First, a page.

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How Much Does a Medicare Supplement Insurance Plan Cost?

If you’re enrolled in Medicare, or will soon be eligible for the program, you may be thinking about buying a Medicare Supplement insurance plan to work alongside your Medicare Part A and Part B coverage. Medicare insurance Supplement insurance plans (also known as Medigap plans) are offered by private insurance companies and are designed to help pay out-of-pocket costs for services covered under Medicare Part A and Part B, such as deductibles, copayments, and coinsurance. Medicare supplement insurance coverage for these out-of-pocket expenses varies by plan type.

With the exception of Massachusetts, Minnesota and Wisconsin, which have their own standardized plans, insurance companies offer standardized Medicare Supplement insurance plans identified by alphabetic letters (such as Medicare Supplement insurance Plan M). However, the premiums (the monthly amount you pay for a Medicare Supplement insurance plan) may vary from one company to another. Understanding the factors that affect your premium can help you make cost-conscious choices in your selection of a Medicare Supplement insurance plan.

Several things may affect your out-of-pocket costs when it comes to Medicare Supplement insurance plans; here are some of the major factors.

How insurance companies set Medicare Supplement insurance plan costs & premiums

Insurance companies can decide the premium costs for the Medicare Supplement insurance plans they offer. They can use any of three ways to set premium costs. Which method insurance companies use to arrive at their premiums can affect your costs in the short term or the long term.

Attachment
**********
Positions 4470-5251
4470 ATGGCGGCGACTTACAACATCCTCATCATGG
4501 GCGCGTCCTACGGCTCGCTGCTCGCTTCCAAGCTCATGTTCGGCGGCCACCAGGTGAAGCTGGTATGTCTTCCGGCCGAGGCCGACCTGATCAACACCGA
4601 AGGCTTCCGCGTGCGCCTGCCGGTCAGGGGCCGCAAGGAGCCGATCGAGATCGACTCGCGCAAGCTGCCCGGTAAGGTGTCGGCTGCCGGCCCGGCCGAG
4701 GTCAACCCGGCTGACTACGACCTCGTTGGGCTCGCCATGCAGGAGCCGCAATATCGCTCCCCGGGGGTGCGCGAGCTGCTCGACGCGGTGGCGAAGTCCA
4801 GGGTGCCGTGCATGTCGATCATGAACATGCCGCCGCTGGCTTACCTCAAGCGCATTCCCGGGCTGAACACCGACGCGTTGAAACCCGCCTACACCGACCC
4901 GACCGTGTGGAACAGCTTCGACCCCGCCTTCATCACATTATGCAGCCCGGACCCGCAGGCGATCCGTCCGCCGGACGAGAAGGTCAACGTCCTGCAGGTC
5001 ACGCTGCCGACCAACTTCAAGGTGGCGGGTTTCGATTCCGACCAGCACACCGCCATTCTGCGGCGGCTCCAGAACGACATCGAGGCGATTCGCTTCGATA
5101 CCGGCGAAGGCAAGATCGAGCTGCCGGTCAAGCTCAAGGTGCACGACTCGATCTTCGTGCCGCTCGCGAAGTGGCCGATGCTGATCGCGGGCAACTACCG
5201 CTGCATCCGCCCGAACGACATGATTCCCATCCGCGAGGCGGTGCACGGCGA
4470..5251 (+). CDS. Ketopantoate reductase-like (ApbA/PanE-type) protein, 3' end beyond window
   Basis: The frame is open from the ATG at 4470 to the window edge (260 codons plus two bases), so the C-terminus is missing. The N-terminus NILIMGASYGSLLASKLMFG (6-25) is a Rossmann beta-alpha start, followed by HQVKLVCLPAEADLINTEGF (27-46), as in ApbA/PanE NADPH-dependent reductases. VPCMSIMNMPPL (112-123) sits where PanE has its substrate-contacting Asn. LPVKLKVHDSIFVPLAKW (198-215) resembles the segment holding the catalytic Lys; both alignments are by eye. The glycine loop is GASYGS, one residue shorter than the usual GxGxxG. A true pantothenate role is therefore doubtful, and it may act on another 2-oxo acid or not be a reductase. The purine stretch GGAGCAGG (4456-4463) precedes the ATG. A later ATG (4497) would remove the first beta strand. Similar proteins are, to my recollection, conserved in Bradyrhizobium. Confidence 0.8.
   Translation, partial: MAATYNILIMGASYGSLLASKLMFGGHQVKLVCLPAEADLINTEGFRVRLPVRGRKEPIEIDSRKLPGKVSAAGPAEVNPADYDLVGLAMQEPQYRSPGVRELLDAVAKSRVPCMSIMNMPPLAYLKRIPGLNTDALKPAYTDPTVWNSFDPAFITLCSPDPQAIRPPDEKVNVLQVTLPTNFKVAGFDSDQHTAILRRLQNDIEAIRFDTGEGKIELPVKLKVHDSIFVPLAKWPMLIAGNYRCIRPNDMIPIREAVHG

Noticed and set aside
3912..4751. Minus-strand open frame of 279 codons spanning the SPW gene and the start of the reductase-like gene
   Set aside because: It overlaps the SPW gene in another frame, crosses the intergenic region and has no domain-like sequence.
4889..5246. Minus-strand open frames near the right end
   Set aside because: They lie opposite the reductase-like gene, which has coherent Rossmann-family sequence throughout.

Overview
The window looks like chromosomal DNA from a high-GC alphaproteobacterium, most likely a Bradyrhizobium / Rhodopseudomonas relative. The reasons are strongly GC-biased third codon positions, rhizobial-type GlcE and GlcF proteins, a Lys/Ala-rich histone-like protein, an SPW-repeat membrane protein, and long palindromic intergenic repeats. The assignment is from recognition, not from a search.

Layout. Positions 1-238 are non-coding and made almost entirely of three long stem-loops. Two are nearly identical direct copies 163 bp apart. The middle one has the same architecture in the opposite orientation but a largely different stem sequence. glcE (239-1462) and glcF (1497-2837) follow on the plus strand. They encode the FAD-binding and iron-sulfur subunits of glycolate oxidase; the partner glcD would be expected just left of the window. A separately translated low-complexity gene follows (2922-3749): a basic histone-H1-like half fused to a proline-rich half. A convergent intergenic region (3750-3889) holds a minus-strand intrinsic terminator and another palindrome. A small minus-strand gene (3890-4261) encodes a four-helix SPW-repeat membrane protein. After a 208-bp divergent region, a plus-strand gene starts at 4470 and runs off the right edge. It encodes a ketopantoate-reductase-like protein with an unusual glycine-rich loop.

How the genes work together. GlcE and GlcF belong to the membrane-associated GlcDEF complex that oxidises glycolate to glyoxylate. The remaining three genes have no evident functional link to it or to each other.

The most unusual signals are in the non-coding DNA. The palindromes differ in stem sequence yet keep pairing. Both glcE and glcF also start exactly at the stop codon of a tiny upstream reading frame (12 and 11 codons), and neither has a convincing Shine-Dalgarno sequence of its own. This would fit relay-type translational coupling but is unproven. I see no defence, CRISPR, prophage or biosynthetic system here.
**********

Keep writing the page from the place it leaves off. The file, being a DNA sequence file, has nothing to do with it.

Here is how the rating systems work.

  1. Community rating: Generally the premium is priced so that everyone who purchases a Medicare Supplement insurance plan of a particular type pays the same premium each month. Over time, premiums may increase because of inflation and other factors, but they won’t change because of your age.

  2. Issue-age rating: The premium you pay is based on your age when you buy the Medicare Supplement insurance plan. Premiums are lower if you purchase the Medicare Supplement insurance plan when you are age 65 than if you wait until you are older. Over time, premiums may increase because of inflation and other factors, but they won’t increase because of your age.

  3. Attained-age-rating: The premium you pay is based on your current age. Younger buyers may find Medicare Supplement insurance plans that are rated this way very affordable. Over time, however, these plans may become very expensive because your premium increases as you grow older. Premiums may also increase because of inflation and other factors.

If you are interested in purchasing a Medicare Supplement insurance plan offered by an insurance company, it is a good idea to ask what rating system they use to set their premiums. This information may provide insight into whether you would be getting the best value for the coverage the insurance company offers if you purchased it today. Furthermore, by talking to the insurance company or its agent, you may learn about discounts or value-added services offered by the insurer that reduce your costs. Sometimes insurance companies might offer discounts to couples if they choose to apply for two plans, nonsmokers, or individuals who agree to pay their premiums using electronic funds transfers. So, it may be wise to shop around and compare the premiums and benefit plans available where you live.

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